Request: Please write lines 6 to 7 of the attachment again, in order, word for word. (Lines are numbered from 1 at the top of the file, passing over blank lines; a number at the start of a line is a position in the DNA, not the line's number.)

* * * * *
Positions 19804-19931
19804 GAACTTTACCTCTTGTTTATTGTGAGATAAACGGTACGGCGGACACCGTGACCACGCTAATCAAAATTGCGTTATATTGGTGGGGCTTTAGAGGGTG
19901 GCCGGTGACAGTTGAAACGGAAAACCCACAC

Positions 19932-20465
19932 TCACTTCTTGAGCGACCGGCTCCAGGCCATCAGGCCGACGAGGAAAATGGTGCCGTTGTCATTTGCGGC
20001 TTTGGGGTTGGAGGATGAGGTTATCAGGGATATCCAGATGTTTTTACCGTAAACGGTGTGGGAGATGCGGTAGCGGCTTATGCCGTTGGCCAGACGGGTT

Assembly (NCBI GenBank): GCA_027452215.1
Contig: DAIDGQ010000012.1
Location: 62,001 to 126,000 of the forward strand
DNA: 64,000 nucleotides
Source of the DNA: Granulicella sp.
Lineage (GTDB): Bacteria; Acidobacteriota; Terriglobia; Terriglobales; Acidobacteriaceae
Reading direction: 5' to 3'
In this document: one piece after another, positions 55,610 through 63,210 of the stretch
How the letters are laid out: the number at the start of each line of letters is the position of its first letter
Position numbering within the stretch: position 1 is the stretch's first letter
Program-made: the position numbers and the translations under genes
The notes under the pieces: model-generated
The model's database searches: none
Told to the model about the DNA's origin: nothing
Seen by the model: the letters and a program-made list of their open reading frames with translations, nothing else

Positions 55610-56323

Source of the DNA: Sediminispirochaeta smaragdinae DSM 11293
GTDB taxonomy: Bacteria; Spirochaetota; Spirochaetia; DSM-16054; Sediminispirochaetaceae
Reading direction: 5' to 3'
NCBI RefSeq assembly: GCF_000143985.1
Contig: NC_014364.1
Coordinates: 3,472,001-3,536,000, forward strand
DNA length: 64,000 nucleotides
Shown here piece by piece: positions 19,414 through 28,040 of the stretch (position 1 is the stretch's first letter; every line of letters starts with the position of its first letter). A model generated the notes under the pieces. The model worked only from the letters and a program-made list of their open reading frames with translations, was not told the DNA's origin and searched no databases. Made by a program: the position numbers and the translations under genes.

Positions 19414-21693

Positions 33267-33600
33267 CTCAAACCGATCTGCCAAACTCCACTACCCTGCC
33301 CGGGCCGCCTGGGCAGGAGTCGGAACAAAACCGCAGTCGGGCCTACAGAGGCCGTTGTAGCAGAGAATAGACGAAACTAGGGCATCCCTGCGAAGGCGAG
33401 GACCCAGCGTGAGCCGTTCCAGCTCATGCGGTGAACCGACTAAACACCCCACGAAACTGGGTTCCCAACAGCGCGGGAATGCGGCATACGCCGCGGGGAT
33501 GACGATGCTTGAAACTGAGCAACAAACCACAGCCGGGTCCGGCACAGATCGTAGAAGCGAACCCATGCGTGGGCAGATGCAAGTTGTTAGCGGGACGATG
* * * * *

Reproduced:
20001 TTTGGGGTTGGAGGATGAGGTTATCAGGGATATCCAGATGTTTTTACCGTAAACGGTGTGGGAGATGCGGTAGCGGCTTATGCCGTTGGCCAGACGGGTT

Assembly (NCBI GenBank): GCA_027452215.1